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Thank you to #netgalley for a copy of the book in exchange for my review. 

Ray Carney is just a regular guy trying to make his way with his furniture store. Trying to make a living for his family, while his in-laws look down on him. Some don't know that Ray's dad was a crook back in the day, and Ray seems to no longer be able to out run his past. Is he going to be sucked into a world of crime, can he escape what others are trying to drag him into, or will everything he worked for go down the drain? 

Read Nickel Boys last year with my book club and really enjoyed that book. This book was a bit slow and meandering and did not have my attention for parts. It has Whitehead's signature style and amazing writing. This historical fiction piece really painted a picture of 1960s Harlem beautifully, the characters were only a small part of that story. There was not a lot of layering for the reader, it was a bunch of backstory, and not the here and now. The meat of the story was being told after it happened not in real time. I know this all seems nitpicky, and it is, trying to lay out what was missing for me in this book. My rating 3.5⭐.
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I tried so hard to like Harlem Shuffle… But every time I tried to read it, I would fall asleep. I even tried audiobook, but it just wasn’t working for me. After six weeks, I’m quitting it at 16%. ⁣
⁣Thank you to NetGalley and Doubleday Books for an ARC.
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I received a reviewer copy of Harlem Shuffle by Colson Whitehead from the publisher Doubleday Books from Netgalley in exchange for an honest review.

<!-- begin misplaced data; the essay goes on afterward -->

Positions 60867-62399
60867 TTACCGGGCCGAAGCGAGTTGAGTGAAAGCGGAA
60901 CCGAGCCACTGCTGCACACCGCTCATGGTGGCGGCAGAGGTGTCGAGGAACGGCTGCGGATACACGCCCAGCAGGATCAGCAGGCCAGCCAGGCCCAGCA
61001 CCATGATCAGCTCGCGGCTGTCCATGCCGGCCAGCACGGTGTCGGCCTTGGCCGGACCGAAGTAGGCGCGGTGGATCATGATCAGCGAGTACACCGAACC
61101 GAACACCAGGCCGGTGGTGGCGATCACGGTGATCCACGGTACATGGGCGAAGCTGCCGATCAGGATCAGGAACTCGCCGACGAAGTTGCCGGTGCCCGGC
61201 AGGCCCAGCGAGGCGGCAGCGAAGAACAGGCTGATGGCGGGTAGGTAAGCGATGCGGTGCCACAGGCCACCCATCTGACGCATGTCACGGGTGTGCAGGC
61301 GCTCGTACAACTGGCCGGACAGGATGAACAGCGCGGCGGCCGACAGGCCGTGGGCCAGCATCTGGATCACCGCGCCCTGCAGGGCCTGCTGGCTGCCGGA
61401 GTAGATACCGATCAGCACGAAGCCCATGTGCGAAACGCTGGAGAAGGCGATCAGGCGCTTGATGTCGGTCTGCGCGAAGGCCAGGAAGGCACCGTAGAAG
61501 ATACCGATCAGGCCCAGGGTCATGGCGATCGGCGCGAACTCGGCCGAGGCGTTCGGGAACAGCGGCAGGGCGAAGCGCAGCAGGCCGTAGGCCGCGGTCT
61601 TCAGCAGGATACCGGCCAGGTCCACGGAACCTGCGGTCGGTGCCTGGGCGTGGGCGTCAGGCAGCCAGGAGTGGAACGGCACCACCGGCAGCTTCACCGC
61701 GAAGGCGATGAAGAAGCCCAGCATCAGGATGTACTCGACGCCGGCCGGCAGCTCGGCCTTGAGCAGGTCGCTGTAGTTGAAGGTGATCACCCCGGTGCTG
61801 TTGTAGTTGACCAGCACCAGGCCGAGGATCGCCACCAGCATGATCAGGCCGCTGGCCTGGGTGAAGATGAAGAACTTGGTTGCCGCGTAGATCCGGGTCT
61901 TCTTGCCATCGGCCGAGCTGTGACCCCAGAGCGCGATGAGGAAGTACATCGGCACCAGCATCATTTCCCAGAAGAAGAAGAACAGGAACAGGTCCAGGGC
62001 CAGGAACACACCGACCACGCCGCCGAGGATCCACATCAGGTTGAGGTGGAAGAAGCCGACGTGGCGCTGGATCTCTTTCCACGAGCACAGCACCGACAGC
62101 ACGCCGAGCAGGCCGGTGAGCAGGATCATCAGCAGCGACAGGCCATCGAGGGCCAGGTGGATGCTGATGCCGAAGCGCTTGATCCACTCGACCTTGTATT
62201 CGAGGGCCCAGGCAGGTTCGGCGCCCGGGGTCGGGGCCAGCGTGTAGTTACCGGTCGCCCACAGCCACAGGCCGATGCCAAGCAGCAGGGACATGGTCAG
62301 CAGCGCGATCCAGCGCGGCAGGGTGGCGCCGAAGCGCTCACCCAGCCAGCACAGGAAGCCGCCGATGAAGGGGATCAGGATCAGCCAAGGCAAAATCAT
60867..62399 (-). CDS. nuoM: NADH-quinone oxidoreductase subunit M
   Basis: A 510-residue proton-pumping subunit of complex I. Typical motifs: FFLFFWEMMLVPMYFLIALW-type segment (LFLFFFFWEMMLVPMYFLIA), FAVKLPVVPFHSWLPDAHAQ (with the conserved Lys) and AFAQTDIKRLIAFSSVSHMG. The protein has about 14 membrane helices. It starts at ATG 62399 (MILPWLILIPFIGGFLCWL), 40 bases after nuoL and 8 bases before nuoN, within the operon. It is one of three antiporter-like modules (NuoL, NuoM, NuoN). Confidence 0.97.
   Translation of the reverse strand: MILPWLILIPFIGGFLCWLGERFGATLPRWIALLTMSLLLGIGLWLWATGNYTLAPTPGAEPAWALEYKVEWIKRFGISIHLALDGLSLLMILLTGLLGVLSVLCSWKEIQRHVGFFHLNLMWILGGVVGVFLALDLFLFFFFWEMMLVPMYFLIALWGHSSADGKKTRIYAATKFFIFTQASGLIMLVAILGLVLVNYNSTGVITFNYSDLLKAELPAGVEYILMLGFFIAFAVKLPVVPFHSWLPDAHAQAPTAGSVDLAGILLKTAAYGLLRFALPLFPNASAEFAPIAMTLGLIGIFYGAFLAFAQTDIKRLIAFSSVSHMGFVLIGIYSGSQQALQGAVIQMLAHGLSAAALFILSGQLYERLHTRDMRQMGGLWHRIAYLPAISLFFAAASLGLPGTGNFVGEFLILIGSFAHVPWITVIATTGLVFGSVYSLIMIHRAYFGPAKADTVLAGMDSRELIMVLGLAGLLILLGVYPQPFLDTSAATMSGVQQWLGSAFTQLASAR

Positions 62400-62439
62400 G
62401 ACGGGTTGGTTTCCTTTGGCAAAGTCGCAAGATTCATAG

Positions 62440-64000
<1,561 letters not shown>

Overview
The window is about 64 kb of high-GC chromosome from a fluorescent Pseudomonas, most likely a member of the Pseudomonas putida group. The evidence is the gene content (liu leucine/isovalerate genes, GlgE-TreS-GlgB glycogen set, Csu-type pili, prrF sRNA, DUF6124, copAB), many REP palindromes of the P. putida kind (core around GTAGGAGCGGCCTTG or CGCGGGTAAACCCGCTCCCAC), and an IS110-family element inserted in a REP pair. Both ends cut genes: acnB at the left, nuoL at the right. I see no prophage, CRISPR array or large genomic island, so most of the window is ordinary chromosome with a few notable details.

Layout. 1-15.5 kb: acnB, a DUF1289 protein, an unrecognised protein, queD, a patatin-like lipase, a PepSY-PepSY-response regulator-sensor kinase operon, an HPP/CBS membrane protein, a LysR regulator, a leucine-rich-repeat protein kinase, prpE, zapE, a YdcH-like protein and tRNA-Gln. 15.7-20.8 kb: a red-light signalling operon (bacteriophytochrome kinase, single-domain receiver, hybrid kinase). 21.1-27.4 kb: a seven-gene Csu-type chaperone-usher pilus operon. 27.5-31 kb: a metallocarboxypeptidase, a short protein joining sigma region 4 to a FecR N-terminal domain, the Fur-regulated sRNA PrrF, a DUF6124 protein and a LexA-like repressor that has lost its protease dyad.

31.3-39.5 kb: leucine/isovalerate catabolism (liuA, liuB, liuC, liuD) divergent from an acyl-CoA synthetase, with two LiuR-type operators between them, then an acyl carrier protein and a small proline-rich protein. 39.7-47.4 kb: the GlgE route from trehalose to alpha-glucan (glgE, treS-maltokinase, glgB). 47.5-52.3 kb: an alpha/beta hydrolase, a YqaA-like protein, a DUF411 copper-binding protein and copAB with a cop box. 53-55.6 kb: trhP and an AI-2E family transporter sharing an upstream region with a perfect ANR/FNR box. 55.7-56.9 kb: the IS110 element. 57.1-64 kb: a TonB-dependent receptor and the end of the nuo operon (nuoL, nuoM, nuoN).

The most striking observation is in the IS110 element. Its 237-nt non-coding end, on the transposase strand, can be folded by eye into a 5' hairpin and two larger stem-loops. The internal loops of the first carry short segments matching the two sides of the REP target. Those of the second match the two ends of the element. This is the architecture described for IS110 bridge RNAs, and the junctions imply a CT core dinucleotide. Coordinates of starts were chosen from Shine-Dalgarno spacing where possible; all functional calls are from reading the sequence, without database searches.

CW: Addiction, Gun Violence, Murder, Police Brutality, Drug Abuse  

What It’s About: Carney owns a reasonably priced furniture store and is living the dream, happily married to his wife, Elizabeth, and expecting a second child. So even though his in-laws don’t think much of him, he’s doing really well. Still, things are tight so if  occasionally his cousin Freddie drops off a ring or necklace, he doesn’t ask questions. The one day, Freddie falls in with a bigger enterprise and suddenly things aren’t just cracks in the road. 

What I Loved: The writing is fantastic as always, this is written as a love letter to Harlem and you are transported to 1960’s Harlem with references to the freedom riders and movers and shakers of the time period, the novel while written to be a heist novel is an interesting character study where we have a son of a crook wanting to live on the straight and narrow, while also being in contact with his old neighborhood people and having to deal with his in-laws constant disapproval. 

What I Didn't Like So Much: I felt like often there were too many characters and I didn’t know who all of them were. Also the pacing of the story didn’t work for me, this might be because it was on audio, but I didn’t really know what was going on. I wasn’t sure what was happening and often had to pause and say, “Wait, did I miss that…” This could very well be a me problem.  

Who Should Read This: People who love novels set in Harlem. People who like character driven studies. People who love classic New York city vibes. 

Quick Summary: A son of a crook tries to make good as a furniture salesman but its not so easy amidst a big heist.
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I really liked Colson Whitehead’s books The Underground Railroad and The Nickel Boys, but I didn’t find this one as enjoyable. It is also beautifully written, but I had a hard time getting interested in the stories of small time Harlem crooks.